FRIDAY, May 6, 2011 (HealthDay News) -- Contrary to what some might think, spending hours online playing video games and interacting with others through avatars may contribute to emotional health, if virtual gaming partners or opponents include real-world family members, findings from a new data analysis suggest.
Various research has touted the negative effects of spending too much solitary time playing video games, so "people think [video] games are bad for you psychologically," explained study author Cuihua Shen. "We challenge that assumption," she said.
"If I am playing with existing family and friends, I am extending my social life in cyberspace, and that is actually good for me psychologically," said Shen, an assistant professor of emerging media and communication at the University of Texas at Dallas.
However, this assertion comes with some caveats. Shen's study found that the quality of family communication took a nosedive when kids and young adults -- primarily those in their 30s -- failed to include family and friends in the many hours they spent playing video and virtual reality games.
In addition, even virtual gamers who played regularly with their families and thus expanded their time together reported the quality of that communication was "slightly lower" than usual.
Shen and co-author Dmitri Williams, of the University of Southern California, analyzed surveys of over 5,000 participants in Sony Online Entertainment's massively multiplayer online (MMO) game, EverQuest II (EQ2). They collected self-reported information about players' psychosocial well being -- including their level of loneliness, family communication time and quality -- and their Internet use, and also looked at Sony's proprietary game server information about players' online behavior.
The investigators found that gamers who played EQ2 with family members experienced various psychosocial benefits, including more family communication time, even though the quality of that communication was not ideal, Shen and Williams reported in a recent issue of the journal Communication Research. Interactions during online games may not be "as nurturing or meaningful as those from more conventional media," the researchers explained.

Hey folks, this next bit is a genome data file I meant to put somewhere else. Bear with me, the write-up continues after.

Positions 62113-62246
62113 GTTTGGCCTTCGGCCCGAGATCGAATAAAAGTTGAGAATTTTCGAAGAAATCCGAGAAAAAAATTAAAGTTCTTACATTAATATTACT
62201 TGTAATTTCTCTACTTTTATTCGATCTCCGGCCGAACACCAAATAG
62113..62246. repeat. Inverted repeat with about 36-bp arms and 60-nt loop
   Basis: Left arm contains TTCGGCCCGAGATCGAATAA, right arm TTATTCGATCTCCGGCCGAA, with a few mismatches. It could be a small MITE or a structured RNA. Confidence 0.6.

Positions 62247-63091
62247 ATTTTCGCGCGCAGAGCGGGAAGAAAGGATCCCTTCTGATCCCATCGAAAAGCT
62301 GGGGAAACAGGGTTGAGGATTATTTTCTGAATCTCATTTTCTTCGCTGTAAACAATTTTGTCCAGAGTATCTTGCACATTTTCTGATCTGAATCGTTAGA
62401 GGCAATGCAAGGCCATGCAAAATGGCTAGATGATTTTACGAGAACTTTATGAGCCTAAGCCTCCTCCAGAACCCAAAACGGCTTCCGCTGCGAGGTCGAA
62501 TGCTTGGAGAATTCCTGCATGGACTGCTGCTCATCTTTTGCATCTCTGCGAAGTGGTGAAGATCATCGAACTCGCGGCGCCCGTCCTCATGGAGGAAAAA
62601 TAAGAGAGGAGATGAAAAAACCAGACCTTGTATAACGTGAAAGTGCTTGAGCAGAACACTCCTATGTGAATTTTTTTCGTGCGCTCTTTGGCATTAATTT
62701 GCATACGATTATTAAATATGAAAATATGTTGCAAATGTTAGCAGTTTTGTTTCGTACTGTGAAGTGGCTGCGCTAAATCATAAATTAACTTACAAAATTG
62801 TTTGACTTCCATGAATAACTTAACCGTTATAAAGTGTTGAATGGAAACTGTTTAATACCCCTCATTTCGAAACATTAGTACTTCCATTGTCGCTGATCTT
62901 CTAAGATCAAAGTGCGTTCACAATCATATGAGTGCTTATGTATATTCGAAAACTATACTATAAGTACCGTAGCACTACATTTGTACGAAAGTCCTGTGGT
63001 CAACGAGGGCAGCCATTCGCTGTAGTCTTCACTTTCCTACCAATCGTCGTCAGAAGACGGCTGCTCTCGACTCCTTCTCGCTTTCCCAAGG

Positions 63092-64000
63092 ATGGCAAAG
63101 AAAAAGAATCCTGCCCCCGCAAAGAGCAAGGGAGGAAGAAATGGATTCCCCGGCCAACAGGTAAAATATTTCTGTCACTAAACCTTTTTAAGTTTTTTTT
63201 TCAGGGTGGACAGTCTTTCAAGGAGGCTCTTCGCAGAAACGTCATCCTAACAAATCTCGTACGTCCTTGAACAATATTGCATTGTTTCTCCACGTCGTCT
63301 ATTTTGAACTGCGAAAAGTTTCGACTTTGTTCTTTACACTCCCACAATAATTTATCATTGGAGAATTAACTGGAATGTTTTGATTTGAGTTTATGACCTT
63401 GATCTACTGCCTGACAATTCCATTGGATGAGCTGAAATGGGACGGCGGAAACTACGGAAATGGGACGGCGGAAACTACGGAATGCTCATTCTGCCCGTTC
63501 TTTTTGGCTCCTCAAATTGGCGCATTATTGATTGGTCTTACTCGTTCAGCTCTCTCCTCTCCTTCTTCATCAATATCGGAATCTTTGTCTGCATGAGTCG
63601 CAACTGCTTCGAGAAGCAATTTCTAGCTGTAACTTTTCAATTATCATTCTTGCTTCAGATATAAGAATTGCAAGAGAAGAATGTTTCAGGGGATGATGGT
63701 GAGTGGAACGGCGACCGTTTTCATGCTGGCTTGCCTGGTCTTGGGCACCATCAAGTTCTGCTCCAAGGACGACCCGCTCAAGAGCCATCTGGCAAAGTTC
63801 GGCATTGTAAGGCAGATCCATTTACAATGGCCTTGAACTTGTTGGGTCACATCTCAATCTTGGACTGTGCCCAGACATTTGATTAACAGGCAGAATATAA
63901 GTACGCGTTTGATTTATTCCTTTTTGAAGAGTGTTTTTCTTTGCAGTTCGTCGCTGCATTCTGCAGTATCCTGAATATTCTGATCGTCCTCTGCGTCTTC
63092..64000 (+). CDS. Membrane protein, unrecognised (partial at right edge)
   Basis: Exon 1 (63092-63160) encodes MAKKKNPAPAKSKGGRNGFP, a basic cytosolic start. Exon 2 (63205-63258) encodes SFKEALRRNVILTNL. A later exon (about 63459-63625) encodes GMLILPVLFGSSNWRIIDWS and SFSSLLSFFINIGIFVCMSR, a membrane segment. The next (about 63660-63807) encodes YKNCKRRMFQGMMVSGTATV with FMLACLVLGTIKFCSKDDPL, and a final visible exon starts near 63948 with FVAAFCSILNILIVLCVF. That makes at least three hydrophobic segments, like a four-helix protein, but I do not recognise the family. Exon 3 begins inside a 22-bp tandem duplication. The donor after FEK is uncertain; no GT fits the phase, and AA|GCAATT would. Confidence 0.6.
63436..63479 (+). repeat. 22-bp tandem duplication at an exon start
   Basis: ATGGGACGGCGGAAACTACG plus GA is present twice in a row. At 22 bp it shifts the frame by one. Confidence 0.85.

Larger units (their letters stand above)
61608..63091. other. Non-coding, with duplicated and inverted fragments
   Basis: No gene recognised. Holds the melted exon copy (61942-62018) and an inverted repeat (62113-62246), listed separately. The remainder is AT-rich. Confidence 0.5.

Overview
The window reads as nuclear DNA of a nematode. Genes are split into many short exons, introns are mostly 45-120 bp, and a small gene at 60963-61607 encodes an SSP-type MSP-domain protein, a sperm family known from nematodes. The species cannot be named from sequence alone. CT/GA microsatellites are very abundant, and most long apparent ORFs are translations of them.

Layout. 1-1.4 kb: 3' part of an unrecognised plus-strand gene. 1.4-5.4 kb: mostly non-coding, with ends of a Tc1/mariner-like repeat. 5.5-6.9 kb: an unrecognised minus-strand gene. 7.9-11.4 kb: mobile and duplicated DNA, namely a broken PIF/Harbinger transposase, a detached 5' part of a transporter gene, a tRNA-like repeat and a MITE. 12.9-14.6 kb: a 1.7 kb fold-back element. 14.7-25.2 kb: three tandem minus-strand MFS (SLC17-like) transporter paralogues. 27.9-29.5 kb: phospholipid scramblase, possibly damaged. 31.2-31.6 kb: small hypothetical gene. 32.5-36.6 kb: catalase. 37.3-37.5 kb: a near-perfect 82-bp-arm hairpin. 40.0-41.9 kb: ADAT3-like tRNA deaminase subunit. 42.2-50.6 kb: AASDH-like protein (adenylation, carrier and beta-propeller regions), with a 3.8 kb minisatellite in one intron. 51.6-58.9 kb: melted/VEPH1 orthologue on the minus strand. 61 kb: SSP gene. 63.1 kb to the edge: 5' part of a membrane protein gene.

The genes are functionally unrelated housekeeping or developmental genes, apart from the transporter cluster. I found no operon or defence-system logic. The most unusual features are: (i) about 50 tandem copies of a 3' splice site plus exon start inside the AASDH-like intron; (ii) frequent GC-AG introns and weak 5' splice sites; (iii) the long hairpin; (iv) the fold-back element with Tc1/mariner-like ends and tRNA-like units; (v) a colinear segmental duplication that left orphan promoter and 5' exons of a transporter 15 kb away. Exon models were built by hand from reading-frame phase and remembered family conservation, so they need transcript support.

Gamers who did not play with family experienced the opposite effects, however, since their family communication time was essentially replaced by their online gaming habits. What's more, the quality of their family communication suffered dramatically.
Although the study participants included youth, gamers were overwhelmingly young adult males, aged 31 years on average, who were well-educated and had incomes greater than in the general U.S. population. The gamers spent nearly 30 hours online each week, outside of work, and most of that time was spent playing EQ2.
In surveys with a control group, EQ2 players who spent a large portion of their online time meeting new people experienced a better sense of community online, but increased loneliness and less family time. In fact, the game was associated with poorer family communication in general, although the effect was weaker for those playing with family members, the researchers noted.
"Playing MMOs can be good for your psychosocial health but it really depends on the purpose, context and type of players," Shen said. "There really are a lot of nuances."
So rather than have parents continue their "futile efforts" to stop kids and adult children from spending so much time playing online, Shen suggested they join them. "Parents could try to get into games as well," she said, describing the online avatar world as a "place to socialize outside normal settings." Playing together may even spark later game-related discussion topics and help "improve family communication" in the long run, she suggested.
Shen does not advocate that online gaming take the place of more traditional outside family activities, such as picnics or sports. "I'm not suggesting that we should stop playing outside," she said, but parents can "take the virtual world as an opportunity to bond with their kids."
Players who went online mostly for information-gathering purposes, however, experienced less loneliness, better and longer family communication time and a greater sense of neighborhood and workplace/school community, the researchers reported.
The findings of beneficial psychosocial effects associated with online playing with family members are not surprising to Michael Gilbert, a senior fellow at the Annenberg Center for the Digital Future at the University of Southern California.
Drawing on his research in Internet use that points to the explosion of online social media as a potential cause or contributor to the breakdown in face-to-face family time that has occurred since the first half of the decade, he said, "to my mind, it's kind of simplistic."
"If we're using social media as a family, I think that, indeed, yes, this activity can definitely draw a family together," he said. "It's never the technology [to blame for decreased family face-to-face time], it's how we use it."
There's information on kids and the Internet at the Nemours Foundation.